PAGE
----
Saturday, November 10, 2012

Digging for dinner: Keep clam and carry on!

For hardy RVers, November can be a real “bonus” camping month. Case in point: if you’re anywhere near the Oregon coast in the next few days, head over to Garibaldi Bay and reap the tasty rewards of the extreme low tides coming up on Wednesday and Thursday, November 14 and 15. We’re talking five varieties of clams beneath the surface of the miles of exposed sands: razor, butter, gaper, bay, and cockles—the chowder kings. If it’s delicious Dungeness crabs you’re into, walk a few steps over to the Garibaldi Pier and make a haul—there’s an abundance of them right now, too.

You can park your RV right on the Bay and just a few steps from the popular Garibaldi Pier at The Harborview Inn and RV Park, a friendly, family-run establishment open year round. There are 30 RV spaces (and pull-throughs for any size) with 20-30-50 amp electrical, water and sewer, and cable TV and Wi-Fi included in the $30 per night cost. Pets are always welcome. Harborview also has all the trappings and equipment you need for the Northwest clamming experience: licenses (which cost $7 for Oregon residents and good for the rest of 2012, and $11.50 for non-residents, good for three days.), crabbing and clamming gear, and there’s even a crab cooker available. 

So embrace your inner November RVer! Throw those old rubber boots in your storage bin, grab an extra fleece and all-weather gear, and enjoy the timeless pleasure of “catching” your dinner on the most beautiful seacoast in America. 

Tuesday, November 6, 2012

Washington State Parks Department Seeks Federal Funding to Keep Parks Open

According to an article on November 4th in The Columbian, Washington’s beloved state parks are in a financial bind. Revenue projections are falling short and the new Discover Pass user fee program isn’t proving to be a dependable source of income. As a result, the Washington State Parks Department is seeking federal funding in the amount of $27 million for the next two years, a figure that Parks officials say would keep the agency up and running.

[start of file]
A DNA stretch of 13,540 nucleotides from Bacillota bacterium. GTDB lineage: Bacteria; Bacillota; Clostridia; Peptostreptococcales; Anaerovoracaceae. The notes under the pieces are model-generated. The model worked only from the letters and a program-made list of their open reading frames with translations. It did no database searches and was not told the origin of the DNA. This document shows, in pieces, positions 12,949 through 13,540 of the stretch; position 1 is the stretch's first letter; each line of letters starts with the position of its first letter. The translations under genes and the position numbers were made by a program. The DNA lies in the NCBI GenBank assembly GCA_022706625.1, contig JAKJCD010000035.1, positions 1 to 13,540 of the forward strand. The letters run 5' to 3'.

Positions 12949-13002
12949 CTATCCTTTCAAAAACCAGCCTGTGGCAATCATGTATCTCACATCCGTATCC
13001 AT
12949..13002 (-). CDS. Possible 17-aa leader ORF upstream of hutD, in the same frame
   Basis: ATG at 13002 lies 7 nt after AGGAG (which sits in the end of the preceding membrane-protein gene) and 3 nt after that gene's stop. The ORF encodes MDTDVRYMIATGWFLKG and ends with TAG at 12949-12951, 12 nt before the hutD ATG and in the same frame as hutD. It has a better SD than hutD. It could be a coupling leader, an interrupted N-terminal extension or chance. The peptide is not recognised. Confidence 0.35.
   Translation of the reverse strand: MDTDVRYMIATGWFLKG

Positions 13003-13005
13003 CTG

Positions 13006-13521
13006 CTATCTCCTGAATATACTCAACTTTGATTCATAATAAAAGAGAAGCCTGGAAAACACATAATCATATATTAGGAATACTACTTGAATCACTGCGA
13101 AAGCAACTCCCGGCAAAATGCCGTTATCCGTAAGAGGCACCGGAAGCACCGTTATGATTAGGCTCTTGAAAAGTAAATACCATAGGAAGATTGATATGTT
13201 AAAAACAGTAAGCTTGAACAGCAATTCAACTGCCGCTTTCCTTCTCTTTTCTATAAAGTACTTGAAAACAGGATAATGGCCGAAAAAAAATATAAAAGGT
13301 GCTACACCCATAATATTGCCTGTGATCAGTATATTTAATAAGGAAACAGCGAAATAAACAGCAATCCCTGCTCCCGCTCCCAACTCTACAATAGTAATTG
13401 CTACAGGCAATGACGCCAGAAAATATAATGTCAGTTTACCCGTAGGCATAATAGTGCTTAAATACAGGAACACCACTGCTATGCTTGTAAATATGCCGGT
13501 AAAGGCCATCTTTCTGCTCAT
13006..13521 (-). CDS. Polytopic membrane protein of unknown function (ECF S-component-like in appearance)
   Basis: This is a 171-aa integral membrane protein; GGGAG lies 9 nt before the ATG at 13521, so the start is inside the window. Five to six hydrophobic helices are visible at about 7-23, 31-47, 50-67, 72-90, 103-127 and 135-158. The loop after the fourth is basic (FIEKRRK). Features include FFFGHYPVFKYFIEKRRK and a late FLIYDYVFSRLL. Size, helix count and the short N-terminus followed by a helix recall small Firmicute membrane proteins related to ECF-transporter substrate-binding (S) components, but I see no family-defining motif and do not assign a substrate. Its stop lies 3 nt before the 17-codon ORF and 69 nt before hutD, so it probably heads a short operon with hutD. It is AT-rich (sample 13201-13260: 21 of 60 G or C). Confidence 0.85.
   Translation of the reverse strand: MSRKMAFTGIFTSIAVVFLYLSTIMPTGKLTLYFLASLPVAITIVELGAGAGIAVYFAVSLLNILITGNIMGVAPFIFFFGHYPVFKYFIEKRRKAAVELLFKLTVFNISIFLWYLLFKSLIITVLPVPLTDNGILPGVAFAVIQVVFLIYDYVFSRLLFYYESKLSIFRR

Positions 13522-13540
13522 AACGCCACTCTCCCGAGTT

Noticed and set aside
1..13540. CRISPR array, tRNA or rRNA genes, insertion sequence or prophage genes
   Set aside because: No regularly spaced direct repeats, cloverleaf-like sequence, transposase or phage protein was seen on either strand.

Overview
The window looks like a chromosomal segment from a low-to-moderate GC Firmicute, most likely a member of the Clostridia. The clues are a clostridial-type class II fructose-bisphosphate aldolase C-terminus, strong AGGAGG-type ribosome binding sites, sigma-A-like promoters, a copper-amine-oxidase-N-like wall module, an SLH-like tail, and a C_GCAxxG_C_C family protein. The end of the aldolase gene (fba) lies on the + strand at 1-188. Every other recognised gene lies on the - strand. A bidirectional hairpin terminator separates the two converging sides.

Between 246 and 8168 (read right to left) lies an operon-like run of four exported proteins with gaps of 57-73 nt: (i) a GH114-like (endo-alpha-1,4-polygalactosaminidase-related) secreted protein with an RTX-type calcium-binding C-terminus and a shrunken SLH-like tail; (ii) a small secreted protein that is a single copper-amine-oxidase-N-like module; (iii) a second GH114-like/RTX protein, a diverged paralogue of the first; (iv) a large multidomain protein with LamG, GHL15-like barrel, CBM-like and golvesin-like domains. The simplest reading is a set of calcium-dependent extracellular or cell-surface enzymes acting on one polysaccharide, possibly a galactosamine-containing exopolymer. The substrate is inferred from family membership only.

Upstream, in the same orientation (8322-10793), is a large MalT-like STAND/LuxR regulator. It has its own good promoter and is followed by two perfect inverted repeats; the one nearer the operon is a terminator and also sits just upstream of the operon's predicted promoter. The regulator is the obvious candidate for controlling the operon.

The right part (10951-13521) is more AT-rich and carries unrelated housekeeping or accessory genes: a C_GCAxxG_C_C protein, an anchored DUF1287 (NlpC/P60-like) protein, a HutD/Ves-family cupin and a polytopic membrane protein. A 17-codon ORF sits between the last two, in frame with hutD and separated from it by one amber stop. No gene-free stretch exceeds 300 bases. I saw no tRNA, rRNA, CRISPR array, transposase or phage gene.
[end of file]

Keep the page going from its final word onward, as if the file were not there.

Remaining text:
Legislators have previously said state parks may get no general fund money in 2013-15. But, according to a department report released earlier this year, that can’t even be an option if state parks are to remain a viable program. Washington’s State Parks Department has had to deal with huge cutbacks—from $98 million in 2007-09 down to $21 million at present. And, since 2008, one third of the Parks’ permanent full- time jobs have been cut. Other employees have been downsized to seasonal positions, reshuffled to other places, or let go.

One thing the agency hasn't done is close any of Washington's 116 state parks. Keeping them open remains a top priority, particularly now that people are being asked to pay more to directly support them. As of right now, though, there is no crystal ball that shows what, if any, help state parks will get form Washington’s general fund, once lawmakers come back to Olympia. State revenue projections aren’t looking rosy, and there are many other state agencies petitioning for help before the 2013 legislative session reconvenes. 

Monday, November 5, 2012

Tour Washington's Olympic Peninsula in this video

If you haven't visited Washington's Olympic Peninsula, then watch this short video to see what you were missing. And what were you missing? A lot! What a gorgeous place, and plenty of campgrounds, many year round!